- Aug 9, 2020
Migrants returning from the United States were once considered heroes in Guatemala, where the money they send back to their hometowns is a mainstay of the economy. But since the coronavirus pandemic hit, migrants in town after town have been mistreated, run off or threatened by neighbors who fear they will bring the virus back with them from the United States.
Guatemala’s bishops have criticized continued deportations during the COVID-19 pandemic, saying the practice has “no sense of humanity” during a health crisis.
Catholic migrant ministries of Mexico, Guatemala and Honduras have called for an end to deportations during the COVID-19 crisis, saying the practice exposes an already vulnerable group to health and security risks — especially those sent summarily to countries of which they are not citizens.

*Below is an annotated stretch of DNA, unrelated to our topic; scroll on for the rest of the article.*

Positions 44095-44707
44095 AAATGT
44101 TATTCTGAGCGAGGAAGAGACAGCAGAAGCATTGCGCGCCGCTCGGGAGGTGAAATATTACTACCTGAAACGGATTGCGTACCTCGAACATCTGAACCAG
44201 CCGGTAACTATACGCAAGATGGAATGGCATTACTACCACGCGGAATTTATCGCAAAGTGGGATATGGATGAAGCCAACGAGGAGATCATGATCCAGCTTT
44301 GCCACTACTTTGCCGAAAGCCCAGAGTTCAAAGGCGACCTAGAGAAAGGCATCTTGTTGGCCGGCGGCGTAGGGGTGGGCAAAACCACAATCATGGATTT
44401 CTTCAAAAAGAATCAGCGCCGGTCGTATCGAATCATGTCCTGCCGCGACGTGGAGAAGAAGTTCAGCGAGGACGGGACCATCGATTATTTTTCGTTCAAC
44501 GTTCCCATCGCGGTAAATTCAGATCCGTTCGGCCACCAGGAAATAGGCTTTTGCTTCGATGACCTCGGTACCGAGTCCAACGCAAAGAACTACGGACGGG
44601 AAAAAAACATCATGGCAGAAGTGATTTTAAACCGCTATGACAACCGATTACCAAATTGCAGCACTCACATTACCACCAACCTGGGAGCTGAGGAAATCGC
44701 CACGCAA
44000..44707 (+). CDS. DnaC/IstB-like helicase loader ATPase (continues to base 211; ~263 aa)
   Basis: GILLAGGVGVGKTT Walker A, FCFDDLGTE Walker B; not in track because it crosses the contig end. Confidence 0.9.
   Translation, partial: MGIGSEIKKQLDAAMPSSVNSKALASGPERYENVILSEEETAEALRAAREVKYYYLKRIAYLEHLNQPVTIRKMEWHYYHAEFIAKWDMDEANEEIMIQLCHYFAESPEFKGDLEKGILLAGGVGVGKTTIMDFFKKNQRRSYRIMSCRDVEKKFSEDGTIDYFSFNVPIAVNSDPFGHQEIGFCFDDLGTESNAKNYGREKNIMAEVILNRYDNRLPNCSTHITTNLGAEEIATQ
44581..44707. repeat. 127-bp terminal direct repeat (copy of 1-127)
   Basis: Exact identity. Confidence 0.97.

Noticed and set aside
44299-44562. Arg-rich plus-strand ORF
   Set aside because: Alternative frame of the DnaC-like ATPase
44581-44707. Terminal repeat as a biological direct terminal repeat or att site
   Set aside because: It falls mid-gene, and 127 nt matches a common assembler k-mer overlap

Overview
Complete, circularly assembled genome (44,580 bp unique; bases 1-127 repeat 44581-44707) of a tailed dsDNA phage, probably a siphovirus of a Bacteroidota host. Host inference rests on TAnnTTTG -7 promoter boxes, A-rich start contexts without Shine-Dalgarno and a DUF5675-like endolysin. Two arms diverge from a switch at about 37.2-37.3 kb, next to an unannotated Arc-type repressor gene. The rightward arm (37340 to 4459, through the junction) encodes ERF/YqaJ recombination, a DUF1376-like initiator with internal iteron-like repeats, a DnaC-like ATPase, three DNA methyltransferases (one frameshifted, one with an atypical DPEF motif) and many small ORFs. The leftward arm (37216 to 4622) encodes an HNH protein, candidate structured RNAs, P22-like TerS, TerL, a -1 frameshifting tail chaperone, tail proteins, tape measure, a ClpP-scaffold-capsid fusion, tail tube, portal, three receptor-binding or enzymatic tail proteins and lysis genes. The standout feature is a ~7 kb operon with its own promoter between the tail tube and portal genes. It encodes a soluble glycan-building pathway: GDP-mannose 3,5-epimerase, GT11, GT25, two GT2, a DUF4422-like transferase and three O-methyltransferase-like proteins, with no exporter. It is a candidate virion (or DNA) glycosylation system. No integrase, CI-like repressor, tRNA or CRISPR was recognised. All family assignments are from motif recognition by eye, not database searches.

The secretary-general of the Mexican bishops’ conference expressed dismay at the sight of Mexican security forces scuffling with a caravan of Central American migrants trying to enter the country via its southern border with Guatemala.
A Catholic priest helping feed and shelter migrants in Central America has filed a complaint with Guatemalan authorities after he and his staff received death threats for providing humanitarian aid for the latest mass of migrants headed toward the United States.
Mercy Sisters discuss their work with migrants and refugees.